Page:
(I wrote this and am posting it not necessarily to motivate anyone else, but more so that the next time I am in the same situation, I have something to reference it to.)
Cycling this afternoon, I came around my first loop with the straightforward intention of getting in a good ride. The wind had lightened up since the day before and it was actually almost warm, in the low 60s probably. Riding into the wind, I hit the straightaway from the flagpole past the fire station, old chapel and refectory, checked my heart-rate monitor, and set myself the task of raising my heart rate to 80% of max from 64%. I got distracted somewhere along the half-mile stretch and reached the turn with the monitor still stuck at 64%. I passed the Funny Hat People running and singing their goofy songs, as is their custom in the afternoons, then came around for a second loop.
Learning from the first lap, on the second I focused intently on the pedal stroke to get my HR up and when I made the turn I was at 81%. I didn’t get down to below 70% until I got to the Leticia straightaway (There’s a clamshell structure there permanently under construction, with the word “LETICIA” in wrought-iron letters mounted on the crane above the clamshell; it always looks striking because when I ride in the afternoon, I see it with the setting sun as a backdrop.) and felt like I was falling a little short of vim.
Feelings notwithstanding, as I came around the tight turn, onto the back stretch, I checked the stopwatch: it read 1:09:58, and I had started the loop at the other end at 56:50. So I had only taken 13′ and change to complete the out stretch, fighting the wind the whole way. That was a pretty good sign, so I sipped some water, grabbed the drops, tucked in and pedaled hard, with the wind at my back, all the way past the dump around to the loop starting-point by the barrels. The entire seven-mile lap took 22:32, a pace of 18.6 mph (my target is 23:22, which is an 18 mph pace; if I’ve looped around faster than that, it’s a red-letter day).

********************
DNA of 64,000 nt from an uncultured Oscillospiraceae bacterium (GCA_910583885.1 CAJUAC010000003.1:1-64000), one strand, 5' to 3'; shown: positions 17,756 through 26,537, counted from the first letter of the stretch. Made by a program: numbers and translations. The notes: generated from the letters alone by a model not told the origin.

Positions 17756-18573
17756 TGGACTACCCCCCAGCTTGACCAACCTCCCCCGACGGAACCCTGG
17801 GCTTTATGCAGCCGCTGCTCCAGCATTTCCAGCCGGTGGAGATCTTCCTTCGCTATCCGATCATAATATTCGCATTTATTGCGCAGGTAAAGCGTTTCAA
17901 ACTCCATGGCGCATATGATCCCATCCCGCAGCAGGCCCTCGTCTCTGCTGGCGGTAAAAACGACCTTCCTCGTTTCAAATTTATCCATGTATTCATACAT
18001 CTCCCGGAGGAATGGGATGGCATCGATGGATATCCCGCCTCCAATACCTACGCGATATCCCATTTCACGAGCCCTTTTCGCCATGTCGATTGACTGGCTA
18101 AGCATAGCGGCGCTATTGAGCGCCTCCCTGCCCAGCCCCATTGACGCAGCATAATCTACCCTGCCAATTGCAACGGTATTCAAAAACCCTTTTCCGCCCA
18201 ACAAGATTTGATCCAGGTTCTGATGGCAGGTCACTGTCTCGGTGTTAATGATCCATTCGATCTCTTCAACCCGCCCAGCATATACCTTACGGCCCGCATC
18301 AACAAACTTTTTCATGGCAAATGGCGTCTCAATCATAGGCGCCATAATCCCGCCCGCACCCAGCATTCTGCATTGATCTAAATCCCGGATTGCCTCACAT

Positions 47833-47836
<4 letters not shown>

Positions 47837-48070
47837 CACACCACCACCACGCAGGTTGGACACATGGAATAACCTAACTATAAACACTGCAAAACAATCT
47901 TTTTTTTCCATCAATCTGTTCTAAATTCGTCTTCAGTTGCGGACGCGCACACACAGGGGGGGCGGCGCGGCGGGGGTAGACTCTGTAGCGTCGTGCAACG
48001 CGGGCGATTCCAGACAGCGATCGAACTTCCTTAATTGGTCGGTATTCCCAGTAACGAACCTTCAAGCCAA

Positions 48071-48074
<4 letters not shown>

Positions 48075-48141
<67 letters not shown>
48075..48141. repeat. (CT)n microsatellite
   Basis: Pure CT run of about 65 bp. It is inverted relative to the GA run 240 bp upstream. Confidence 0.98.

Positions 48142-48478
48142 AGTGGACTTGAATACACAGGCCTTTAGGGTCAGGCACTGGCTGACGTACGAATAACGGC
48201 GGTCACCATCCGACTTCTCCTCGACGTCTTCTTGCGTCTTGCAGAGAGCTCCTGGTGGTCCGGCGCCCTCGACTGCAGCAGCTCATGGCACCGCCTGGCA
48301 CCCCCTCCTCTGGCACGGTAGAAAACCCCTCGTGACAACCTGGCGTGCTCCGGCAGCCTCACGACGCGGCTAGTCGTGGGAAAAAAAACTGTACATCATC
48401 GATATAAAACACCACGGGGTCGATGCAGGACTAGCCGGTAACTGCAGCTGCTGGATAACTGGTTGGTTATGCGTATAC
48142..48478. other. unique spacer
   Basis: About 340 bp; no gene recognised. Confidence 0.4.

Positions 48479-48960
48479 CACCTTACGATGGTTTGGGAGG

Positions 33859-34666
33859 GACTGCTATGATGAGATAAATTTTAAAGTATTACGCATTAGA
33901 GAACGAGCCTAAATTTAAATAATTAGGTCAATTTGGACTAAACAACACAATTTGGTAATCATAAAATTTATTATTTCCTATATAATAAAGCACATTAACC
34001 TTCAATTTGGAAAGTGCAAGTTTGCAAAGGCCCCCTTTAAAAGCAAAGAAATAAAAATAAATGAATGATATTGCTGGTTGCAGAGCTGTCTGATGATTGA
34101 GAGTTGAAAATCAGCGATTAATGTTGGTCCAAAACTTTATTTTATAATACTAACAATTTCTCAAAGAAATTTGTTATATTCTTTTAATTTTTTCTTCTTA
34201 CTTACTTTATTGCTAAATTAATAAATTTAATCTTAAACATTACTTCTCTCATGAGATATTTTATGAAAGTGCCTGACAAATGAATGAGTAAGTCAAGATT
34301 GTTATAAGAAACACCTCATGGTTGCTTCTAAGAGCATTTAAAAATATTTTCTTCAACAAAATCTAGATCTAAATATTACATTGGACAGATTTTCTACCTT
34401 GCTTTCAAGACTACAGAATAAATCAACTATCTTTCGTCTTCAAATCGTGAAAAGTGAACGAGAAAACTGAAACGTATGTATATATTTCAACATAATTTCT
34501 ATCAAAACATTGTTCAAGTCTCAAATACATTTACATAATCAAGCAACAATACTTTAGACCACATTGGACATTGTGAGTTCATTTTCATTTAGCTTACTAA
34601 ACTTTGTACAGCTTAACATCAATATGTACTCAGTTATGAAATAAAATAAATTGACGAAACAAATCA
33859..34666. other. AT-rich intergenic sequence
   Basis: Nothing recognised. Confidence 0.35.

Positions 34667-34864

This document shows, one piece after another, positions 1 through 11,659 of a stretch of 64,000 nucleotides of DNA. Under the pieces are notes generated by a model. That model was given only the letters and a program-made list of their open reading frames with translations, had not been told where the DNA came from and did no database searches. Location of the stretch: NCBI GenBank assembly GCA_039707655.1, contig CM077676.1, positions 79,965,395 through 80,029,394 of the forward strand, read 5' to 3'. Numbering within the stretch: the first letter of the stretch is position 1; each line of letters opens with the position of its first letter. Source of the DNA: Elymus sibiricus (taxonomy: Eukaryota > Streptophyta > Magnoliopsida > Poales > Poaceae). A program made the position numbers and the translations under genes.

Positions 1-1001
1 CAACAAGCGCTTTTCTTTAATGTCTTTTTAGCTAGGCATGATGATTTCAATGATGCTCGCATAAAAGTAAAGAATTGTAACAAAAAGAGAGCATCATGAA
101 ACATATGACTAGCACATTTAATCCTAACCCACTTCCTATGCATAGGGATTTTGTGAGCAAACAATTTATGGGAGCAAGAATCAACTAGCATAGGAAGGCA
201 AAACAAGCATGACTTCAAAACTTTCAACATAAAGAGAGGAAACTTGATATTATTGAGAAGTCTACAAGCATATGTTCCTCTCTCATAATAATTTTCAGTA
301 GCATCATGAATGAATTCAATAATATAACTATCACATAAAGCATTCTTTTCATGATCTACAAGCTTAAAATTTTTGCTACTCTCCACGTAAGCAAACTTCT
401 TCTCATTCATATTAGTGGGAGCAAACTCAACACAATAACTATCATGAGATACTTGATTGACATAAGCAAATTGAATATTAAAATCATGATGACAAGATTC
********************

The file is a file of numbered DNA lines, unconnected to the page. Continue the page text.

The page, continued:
I kept up a crisp pace on the way home from the barrels, and even sped up a little bit at the end, trying to get in under 1:40, my full-ride reference time (I always assume it takes 100 minutes to get in an afternoon ride), and missed it only by a couple seconds. Not bad for a ride where the first fifty-six minutes were pretty poky.
I guess the conclusion to draw from today’s experiment, which I’ve apprehended before but have been absorbing only slowly, is that the first good push is critical to getting my heart starting to beat fast enough to maintain a swift, satisfying pace. The only times I’ve kept that 18 mph pace, I’ve had an average HR for the loop of over 70%, which means that I need to do some serious hammering over the 23 minutes it takes to loop around. On days when I’m feeling slow, it’s hard to push past 65% at all, so averaging more than 70% is more of an achievement than it might seem. On the other hand, as I go over my records, I see that I only rode an 18-mph loop five times in the entire month of December (twice on the 30th). I’ve already matched that sum for January, although I haven’t felt as strong this month.
Attached picture is my ride, in today’s late-afternoon light.